aawl mini-news

Philippines call centre workers fighting back

Sitel is a business process outsourcing (BPO) firm which owns and runs call centres in the Philippines and globally. Their business model has been based on exploiting un-organised workers earning low wages by shifting call centres from unionised, high wage countries. The company is now threatening to sack 1,000 workers from its premises in the export processing zone of Baguio City. Members of the newly-formed Sitel Philippines Association of Rank and File Workers (SPARK) have taken to the streets to protest against these impending job losses, the continued casualisation of its workforce, and the intimidation of labour activists. The members of SPARK have received strong support from unions in New Zealand, while there is an international petition in support of their demands.

More auto workers facing violence in India

With the Gurgaon industrial belt near New Delhi expanding into near-by areas, hundreds of thousands of more workers are being employed in these industrial zones. While many of these workers don’t have a history of unionisation, they have nevertheless quickly understood the value of collective strength. The struggles at Maruti Suzuki and at Aisin have shown the extent that companies will go to, to brutally suppress any independent union organising. The Ahresty workers are the latest group of workers to face this repression with both company-paid thugs and police attacking them for daring to organise a union and demanding better conditions.

Aboriginal communities still fighting for their rights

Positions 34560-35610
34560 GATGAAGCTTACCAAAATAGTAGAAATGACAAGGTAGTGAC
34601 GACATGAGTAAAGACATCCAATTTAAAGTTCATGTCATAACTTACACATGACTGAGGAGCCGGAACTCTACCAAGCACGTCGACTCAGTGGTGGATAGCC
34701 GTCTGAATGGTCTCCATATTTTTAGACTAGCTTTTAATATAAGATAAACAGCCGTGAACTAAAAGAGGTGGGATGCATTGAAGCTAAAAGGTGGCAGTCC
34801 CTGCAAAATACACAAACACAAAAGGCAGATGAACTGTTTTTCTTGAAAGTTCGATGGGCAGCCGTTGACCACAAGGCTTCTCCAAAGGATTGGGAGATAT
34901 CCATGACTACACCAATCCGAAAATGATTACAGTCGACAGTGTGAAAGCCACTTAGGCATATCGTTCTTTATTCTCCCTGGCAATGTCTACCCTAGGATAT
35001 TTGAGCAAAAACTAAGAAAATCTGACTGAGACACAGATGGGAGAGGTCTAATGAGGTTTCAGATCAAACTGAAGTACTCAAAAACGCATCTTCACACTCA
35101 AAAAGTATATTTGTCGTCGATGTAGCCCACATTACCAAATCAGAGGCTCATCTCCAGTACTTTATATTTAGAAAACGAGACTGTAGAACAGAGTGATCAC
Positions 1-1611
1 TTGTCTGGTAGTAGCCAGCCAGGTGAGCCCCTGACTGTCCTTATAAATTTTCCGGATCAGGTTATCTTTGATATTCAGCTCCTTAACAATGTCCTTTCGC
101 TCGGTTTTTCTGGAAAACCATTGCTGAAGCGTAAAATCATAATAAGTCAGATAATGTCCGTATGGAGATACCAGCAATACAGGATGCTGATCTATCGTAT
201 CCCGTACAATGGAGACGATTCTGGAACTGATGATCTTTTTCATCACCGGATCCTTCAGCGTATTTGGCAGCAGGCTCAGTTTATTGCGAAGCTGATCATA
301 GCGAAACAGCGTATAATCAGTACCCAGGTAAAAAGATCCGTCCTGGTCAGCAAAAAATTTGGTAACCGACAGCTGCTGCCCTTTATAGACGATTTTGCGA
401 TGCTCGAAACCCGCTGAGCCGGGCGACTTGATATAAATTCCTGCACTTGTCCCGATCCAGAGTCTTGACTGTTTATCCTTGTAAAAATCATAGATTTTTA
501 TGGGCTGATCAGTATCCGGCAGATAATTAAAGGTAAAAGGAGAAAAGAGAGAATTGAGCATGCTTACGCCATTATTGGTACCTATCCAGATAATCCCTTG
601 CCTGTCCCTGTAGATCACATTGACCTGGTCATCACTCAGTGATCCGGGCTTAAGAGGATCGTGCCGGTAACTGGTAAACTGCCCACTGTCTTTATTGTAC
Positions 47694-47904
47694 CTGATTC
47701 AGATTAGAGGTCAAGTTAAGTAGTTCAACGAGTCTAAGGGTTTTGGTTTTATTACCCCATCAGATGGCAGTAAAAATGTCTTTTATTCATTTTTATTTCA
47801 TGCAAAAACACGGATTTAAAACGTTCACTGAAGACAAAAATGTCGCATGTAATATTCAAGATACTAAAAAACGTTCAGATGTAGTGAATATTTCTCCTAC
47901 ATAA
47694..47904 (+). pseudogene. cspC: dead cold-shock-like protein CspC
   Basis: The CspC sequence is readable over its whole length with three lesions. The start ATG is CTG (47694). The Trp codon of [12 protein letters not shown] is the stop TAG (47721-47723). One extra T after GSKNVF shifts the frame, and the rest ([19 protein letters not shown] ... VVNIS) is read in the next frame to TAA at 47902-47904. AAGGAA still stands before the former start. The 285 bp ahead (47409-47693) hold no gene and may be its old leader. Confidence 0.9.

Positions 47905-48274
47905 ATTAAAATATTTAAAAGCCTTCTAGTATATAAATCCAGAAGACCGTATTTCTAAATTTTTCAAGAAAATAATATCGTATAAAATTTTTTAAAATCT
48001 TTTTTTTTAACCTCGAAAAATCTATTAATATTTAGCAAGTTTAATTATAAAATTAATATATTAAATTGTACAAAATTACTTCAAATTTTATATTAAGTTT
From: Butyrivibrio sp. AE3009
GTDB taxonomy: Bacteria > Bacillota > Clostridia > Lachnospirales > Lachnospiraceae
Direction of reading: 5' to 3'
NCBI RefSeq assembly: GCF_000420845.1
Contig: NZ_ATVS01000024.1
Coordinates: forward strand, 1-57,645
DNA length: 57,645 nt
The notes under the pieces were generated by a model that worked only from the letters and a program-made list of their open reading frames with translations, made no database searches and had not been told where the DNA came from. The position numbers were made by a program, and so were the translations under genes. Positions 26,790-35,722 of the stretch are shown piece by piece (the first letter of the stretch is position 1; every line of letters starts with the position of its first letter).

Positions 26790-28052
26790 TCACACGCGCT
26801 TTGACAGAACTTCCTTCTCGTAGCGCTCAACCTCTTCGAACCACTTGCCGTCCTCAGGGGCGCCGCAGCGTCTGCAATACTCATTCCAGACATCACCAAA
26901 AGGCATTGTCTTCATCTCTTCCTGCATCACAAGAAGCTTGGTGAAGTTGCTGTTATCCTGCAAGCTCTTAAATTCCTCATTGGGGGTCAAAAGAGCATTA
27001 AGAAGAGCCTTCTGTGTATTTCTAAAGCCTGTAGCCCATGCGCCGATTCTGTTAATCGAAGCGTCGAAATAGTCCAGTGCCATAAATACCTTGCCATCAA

This year marked the tenth anniversary of the NT Intervention – a political, social and military takeover of Aboriginal communities by the Australian government with the racist and fallacious justification of saving its children. The reality has been that this intervention has done nothing to solve the historical marginalisation of these communities and has just created a new era of ‘powerlessness’ for Aboriginal communities in Australia. While incredible damage has been done, Aboriginal people and supporters in the union movement have continued to oppose this continuing repression. The fight for Aboriginal rights and against the Intervention continues.
Always was, always will be, Aboriginal land

More arrests by Thailand military junta

The ongoing suppression of any political dissent in Thailand continued with this week’s arrest of ten human rights activists who held a public meeting to discuss constitutional changes in 2016. In another case, 60 year old Charoenchai Saetang, was arrested earlier this month by the military for being a long time campaigner against the Lese Majeste law – Article 112. On the industrial front the military junta tried to play the nationalist card by passing a draconian law against illegal workers. This move backfired with many employers expressing their unhappiness because they rely on the undocumented status of many workers to pay them less in insecure employment situations.

Free all political prisoners in Thailand!  Abolish Article 112!  End the military dictatorship!

Korean workers continue battle against Samsung

The protest camp set up outside the headquarters of Samsung Electronics in Seoul, to call for justice for workers who have died or fallen ill, is fast approaching its second anniversary. The company has a history of vicious anti-union behaviour which results in toxic working conditions for its workforce. A new film called Stories from the Cleanroom uses the stories and experiences of Samsung workers to detail the hazardous conditions that they were forced to work in at Samsung Electronics.

Long awaited trial of TEPCO executives begins